[spsp-members] January 20th - Bodily Processes in Artisanal Epistemology ...Re: Introducing "Histories of The Body Working Group" ...
alok.srivastava at gmail.com
Sun Jan 16 20:42:09 UTC 2022
Hello Philosophers of Science In Practice -
This week, in The Histories-of-the-Body Working Group we consider:
*The body is a site of knowledge production*: Pamela Smith’s chapter
explores artisanal practice of "imitation as a learned bodily habit that
became a cognitive practice and, finally, led to knowledge and the
production of effects."
We will explore: How artisanal artifacts and writings offer avenues for
study of knowledge production practices mediated by the artisan’s body?
(Please find the readings on your website link below. )
January 20th - *Bodily Processes in Artisanal Epistemology*
(All of our meetings take place on Zoom. 6pm CET/ 5pm GMT / 12-noon EST /
Please write to me directly if you have questions and want to be added to
our mailing list.
On Fri, Oct 15, 2021 at 8:45 AM Alok Srivastava <alok.srivastava at gmail.com>
> Hello Philosophers of Science In Practice -
> The "Histories of The Body Working Group" invites you to join our
> If your research takes The Body as a site of performative practice and of
> practical performances, and
> if your research program takes The Body as intersections of pluralist
> ontologies and epistemologies, and
> if your research agenda takes The Body as a venue of primary and social
> phenomena that persistently displaces and troubles our academic habits of
> ontologizing and epistemologizing, then
> Please consider exploring our working group described below.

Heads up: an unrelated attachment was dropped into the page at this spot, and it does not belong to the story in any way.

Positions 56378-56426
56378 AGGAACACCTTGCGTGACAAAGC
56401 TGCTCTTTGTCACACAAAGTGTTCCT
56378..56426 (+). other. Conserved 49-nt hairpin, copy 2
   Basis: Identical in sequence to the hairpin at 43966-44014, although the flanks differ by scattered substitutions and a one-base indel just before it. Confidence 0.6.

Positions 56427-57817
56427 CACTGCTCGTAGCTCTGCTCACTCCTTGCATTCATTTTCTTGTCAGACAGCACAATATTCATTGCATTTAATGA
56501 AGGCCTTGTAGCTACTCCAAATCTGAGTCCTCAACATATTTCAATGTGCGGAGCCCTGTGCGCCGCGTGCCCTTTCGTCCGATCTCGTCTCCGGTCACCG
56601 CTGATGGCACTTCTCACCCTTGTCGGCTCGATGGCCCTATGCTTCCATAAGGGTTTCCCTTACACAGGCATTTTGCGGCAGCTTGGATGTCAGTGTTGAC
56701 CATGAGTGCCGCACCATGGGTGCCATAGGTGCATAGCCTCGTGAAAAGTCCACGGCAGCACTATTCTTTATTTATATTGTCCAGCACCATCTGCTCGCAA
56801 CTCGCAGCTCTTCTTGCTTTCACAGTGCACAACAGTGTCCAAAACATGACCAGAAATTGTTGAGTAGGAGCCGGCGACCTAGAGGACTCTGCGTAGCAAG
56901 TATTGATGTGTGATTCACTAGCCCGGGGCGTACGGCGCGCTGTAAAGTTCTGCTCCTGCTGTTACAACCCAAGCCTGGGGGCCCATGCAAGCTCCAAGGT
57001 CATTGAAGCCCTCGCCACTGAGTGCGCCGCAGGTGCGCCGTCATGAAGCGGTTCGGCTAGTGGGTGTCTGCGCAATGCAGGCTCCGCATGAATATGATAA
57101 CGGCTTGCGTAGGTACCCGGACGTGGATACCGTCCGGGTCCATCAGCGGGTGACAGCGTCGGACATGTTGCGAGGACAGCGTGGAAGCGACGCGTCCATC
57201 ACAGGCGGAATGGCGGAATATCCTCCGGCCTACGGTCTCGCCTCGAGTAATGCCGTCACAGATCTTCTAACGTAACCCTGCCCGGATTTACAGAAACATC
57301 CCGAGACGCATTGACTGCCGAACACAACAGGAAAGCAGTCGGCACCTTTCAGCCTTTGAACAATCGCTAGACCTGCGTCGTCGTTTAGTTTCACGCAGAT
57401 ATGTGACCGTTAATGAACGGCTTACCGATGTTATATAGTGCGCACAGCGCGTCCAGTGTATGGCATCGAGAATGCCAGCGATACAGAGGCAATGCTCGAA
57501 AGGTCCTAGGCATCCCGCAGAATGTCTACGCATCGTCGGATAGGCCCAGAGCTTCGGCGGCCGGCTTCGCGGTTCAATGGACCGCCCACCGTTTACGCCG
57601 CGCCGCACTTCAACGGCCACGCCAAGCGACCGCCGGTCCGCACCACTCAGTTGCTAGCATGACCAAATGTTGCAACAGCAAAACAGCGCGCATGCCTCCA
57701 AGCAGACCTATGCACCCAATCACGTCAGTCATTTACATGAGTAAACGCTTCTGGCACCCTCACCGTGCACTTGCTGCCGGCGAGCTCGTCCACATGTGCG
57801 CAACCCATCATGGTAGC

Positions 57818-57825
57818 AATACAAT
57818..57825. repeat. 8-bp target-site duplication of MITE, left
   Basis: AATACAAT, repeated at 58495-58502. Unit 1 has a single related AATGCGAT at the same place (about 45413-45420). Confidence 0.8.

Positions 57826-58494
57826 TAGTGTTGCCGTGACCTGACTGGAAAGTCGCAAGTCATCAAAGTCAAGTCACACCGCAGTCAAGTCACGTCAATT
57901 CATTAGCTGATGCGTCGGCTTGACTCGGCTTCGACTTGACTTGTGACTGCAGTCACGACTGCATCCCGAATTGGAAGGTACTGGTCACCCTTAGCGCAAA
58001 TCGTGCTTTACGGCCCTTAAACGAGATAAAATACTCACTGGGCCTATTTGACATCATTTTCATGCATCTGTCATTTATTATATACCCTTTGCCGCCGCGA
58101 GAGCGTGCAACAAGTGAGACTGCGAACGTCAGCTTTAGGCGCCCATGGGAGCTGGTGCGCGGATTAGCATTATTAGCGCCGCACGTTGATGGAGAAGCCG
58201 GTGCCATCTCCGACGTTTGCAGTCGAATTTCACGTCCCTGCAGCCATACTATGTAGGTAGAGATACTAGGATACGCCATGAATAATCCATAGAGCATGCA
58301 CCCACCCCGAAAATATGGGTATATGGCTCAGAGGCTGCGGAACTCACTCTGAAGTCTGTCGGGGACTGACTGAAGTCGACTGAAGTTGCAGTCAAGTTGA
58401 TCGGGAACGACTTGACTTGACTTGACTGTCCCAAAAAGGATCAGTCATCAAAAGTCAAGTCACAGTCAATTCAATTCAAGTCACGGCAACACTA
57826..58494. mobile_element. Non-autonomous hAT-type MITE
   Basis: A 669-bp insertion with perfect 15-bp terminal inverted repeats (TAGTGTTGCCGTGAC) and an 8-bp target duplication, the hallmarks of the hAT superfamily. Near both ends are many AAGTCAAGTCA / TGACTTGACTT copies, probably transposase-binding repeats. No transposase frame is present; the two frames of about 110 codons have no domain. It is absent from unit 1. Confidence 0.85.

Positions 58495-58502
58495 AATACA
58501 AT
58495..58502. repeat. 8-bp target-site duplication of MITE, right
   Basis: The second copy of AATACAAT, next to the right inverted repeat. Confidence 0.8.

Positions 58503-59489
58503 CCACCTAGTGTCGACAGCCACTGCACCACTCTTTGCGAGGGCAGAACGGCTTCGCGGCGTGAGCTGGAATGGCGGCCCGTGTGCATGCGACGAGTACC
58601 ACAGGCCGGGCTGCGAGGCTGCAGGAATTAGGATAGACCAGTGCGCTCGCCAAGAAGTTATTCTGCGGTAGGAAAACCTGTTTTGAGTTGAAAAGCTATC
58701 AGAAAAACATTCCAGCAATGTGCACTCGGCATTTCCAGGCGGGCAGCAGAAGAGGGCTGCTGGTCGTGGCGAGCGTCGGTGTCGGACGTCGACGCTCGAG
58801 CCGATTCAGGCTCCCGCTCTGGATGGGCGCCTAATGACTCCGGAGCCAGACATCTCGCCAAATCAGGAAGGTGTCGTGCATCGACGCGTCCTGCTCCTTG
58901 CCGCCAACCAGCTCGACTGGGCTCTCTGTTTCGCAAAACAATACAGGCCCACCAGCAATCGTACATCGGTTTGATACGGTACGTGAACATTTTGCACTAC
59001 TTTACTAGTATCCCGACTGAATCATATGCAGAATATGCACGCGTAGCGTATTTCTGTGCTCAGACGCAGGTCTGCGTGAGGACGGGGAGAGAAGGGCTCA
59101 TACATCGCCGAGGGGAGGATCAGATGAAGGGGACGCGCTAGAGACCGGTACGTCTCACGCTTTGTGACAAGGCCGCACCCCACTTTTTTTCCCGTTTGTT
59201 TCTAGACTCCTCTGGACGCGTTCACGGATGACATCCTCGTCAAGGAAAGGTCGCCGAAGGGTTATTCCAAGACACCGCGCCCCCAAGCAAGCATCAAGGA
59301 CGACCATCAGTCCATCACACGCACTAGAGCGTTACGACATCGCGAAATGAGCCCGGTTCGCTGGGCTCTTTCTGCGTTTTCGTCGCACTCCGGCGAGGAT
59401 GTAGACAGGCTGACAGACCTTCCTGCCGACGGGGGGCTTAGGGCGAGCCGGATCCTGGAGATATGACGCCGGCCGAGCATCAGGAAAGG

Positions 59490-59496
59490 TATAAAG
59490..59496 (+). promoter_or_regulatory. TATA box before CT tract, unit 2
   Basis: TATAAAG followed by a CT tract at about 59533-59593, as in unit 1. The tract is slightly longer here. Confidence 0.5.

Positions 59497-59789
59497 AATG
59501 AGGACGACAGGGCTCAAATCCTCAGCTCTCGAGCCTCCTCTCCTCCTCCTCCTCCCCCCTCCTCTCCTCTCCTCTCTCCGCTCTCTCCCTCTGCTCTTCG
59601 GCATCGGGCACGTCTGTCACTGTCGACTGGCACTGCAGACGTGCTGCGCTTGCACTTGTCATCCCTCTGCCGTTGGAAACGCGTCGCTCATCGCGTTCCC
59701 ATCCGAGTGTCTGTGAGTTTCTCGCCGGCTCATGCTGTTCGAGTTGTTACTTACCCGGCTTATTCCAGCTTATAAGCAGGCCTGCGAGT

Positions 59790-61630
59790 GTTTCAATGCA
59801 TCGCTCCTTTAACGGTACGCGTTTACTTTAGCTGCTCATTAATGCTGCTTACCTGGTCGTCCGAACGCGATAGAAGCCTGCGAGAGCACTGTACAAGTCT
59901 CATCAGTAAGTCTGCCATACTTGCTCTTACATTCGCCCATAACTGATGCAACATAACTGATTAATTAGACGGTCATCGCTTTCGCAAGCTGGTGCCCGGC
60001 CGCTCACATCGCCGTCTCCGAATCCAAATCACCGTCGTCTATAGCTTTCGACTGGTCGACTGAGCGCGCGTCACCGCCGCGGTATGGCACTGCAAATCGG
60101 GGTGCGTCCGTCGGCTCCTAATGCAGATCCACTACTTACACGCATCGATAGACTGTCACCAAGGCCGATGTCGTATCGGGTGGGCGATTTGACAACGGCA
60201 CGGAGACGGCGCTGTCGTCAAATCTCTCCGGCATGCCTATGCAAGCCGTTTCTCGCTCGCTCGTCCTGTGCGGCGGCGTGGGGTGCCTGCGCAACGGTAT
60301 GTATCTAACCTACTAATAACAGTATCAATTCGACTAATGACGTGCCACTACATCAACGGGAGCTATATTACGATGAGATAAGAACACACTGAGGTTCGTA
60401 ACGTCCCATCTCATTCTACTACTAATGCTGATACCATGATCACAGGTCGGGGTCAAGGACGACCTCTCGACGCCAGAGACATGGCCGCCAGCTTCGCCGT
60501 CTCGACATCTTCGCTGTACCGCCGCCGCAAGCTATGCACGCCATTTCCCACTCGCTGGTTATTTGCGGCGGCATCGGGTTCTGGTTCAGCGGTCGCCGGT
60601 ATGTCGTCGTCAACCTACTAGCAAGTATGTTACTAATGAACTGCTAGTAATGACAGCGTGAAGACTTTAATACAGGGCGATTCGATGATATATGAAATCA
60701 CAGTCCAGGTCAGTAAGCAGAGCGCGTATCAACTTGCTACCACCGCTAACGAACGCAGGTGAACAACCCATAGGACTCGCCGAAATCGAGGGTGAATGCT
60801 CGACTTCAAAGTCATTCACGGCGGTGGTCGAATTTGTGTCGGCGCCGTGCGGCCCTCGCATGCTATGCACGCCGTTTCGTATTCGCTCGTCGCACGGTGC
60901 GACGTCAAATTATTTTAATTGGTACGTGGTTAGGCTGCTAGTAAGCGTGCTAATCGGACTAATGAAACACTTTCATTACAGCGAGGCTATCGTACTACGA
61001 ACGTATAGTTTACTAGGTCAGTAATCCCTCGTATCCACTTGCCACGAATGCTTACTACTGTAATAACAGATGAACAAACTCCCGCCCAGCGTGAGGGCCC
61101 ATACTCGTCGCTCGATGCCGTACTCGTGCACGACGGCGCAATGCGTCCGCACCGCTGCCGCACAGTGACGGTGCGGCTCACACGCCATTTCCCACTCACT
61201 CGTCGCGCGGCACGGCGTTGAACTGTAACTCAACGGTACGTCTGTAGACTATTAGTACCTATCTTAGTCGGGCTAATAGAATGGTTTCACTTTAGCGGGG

> We hope to complicate and enrich the next decade of research agendas
> engaging The Body as a first principle and as a first site of engaging in
> human activities.
> Historians and Philosophers can be seen as practitioners of
> futures-making, and history-writing and philosophy-making can be
> experienced as practices of re-working the genealogies of our histories and
> conceptions to reclaim the possibilities that were somehow constrained out
> or excluded. Come and be pluralist with us. Come and add your pluralist
> practices of scholarship and research to our working group.
> Here are details of our 1st event:
> Histories of the Body Working Group
> Session: 'The Historian and the Body' - with Rebecca Martin
> Thursday, October 21st at 12:00 Noon EDT.
> Zoom Link for Histories of The Body WG - 12pm EDT (1 hr.) - Monthly, on
> 3rd Thursdays
> Meeting ID: 898 0751 6467
> In this session we ask: “What is the role of the historian in shaping
> modern understandings of the body? (and by extension, what do we envisage
> the purpose of this working group to be?)”.
> In preparation, please have a look at the following readings (extracts
> available here
> Hogarth, R. A. (2019). The myth of innate racial differences between white
> and black people's bodies: Lessons from the 1793 yellow fever epidemic in
> Philadelphia, Pennsylvania. American journal of public health, 109(10),
> 1339-1341. https://doi.org/10.2105/AJPH.2019.305245.*
> Tuck, E. and K. W. Yang (2012). Decolonization is not a metaphor.
> Decolonization: Indigeneity, Education & Society, 1(1), 1-40
> Please let us know if you have any questions or concerns leading up to the
> meeting via email (historiesofthebody at gmail.com) or Twitter
> Next Session: Non-verbal Interaction Processes in and between Bodies with
> Alok Srivastava. Thursday, Nov. 11th, 2021 at 12pm EDT (details available
> on our events page) <https://www.historiesofthebody.org/events>
> Michaela, Patricia, Rebecca and Alok
> (Co-convenors of HistSTM HoB Working Group)
> website: www.historiesofthebody.org. <http://www.historiesofthebody.org/>
Alok Srivastava, Ph.D.
Biological Engineering Collaboratory (Member) <https://www.bioengcoll.org/>
*Integrative projects: *
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